Once Again

By Kit Burns


I donít know if the tree is draped in ice or flowers

all white and weeping.


But itís too warm here for ice, so it must be flowers,

not a killing freeze, if you are exposed

as are these flowers.


We look across the Adriatic with its stony white shore

and cold breeze. Here it is blue to the horizon, not a cloud

Only fishing boats rocking in concert on the sparkling water.


Not a jet, not a vapor trail. You see, the airport is closed

no hint of fire in the sky

nor ashes on the ground.


Tanks roll across the land raising dust to settle

on empty villages hiding still-warm hearths

and sheltered, littered ground.


On Easter, the rooster wakes us where nearby pigeons coo.

We hold hands and walk downhill to see six newborn piglets

and greet the wise-faced sheep.


We are casual in our togetherness, not clinging to each other

as a fearful couple would if jostled by a great crowd

stumbling in the dark.


Now, we light the fire in the forno a legna, set

to bake the traditional lasagna and goat.

Luigi mows grass by the loggia.


Luciana lays the table for eighteen with brightly colored plates,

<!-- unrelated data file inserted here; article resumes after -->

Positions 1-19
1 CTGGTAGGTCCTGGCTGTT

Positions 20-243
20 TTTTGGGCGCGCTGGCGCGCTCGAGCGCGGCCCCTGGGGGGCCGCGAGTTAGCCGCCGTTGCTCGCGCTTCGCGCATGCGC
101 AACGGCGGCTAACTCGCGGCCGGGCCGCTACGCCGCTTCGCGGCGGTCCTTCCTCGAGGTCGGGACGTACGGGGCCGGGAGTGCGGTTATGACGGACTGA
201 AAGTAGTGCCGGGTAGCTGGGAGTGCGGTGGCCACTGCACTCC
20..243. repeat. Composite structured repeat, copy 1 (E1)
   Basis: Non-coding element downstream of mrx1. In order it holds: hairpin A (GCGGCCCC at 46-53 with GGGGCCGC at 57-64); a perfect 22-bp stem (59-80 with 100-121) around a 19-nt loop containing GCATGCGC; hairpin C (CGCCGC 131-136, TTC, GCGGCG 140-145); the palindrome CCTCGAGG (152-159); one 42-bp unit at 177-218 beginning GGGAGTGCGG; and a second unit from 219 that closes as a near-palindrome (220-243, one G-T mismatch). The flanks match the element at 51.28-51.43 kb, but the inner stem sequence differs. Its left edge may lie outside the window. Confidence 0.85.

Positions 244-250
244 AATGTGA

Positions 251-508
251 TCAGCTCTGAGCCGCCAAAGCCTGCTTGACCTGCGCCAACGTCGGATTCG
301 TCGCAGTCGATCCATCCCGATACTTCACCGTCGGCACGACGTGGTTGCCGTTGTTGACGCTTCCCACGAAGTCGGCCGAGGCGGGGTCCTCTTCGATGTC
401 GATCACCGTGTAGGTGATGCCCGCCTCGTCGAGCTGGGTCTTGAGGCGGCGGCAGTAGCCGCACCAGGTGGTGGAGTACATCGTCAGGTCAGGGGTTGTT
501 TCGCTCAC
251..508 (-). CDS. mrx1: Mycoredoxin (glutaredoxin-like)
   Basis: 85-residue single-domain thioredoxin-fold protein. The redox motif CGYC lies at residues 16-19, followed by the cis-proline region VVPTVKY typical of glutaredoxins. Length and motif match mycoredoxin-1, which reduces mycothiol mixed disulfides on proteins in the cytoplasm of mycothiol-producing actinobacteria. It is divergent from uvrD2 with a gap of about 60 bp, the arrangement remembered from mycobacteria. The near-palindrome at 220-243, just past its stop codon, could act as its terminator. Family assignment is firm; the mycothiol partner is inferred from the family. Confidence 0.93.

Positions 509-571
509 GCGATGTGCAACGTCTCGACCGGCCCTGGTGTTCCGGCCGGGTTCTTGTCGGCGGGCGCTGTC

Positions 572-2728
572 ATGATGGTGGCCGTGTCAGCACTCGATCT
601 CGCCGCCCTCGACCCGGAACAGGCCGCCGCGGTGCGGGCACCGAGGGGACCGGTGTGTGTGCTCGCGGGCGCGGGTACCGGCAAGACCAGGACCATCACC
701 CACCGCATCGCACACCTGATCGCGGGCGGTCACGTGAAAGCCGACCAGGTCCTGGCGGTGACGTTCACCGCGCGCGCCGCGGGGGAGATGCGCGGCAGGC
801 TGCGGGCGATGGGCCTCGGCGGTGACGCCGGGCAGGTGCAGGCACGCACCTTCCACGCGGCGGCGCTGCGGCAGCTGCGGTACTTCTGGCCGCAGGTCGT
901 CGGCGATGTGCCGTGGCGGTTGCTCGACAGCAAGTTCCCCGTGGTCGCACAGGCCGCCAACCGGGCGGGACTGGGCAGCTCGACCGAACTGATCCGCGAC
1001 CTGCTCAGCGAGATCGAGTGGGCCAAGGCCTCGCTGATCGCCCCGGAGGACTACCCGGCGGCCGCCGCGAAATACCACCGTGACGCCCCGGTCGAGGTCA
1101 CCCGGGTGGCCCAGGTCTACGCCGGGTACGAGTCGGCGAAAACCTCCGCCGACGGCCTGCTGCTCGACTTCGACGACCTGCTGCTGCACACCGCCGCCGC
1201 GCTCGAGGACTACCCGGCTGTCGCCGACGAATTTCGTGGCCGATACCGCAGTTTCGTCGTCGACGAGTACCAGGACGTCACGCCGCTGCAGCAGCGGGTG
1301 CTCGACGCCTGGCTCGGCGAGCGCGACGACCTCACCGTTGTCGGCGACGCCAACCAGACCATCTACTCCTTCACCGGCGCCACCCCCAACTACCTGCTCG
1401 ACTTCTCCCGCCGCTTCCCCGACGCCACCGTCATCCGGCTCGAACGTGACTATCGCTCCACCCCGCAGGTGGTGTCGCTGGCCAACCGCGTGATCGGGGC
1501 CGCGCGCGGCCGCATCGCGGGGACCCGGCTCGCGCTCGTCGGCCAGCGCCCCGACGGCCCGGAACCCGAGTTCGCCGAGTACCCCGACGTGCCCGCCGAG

jugs of homemade wine and a huge bouquet

cut from the yard.


We set out the antipasti all made here on the farmósausages,

cheeses, olives and vegetables

covered by a sheet.


The guests arrive and greetings come in German, Italian, English and


We group by language and we take pleasure in lingering in Italian

over the comforting feast.


But as we break our bread, a childís father is dead

and she wonít tell her name out of fear or shock

having already lost everything dear.


Night drapes itself over roofs, beds, tents or people on the ground.

We cuddle under the quilt to sounds of rustling pigeons and the quiet


out of earshot, to the north, jets growl aloft.


We sleep, but cannot escape their (our) murderous mission.

Never again. We had promised. Never again.

Not the ovens of Hitler, oh, not again.


I donít know if the tree is draped in ice or flowers

all white and weeping.

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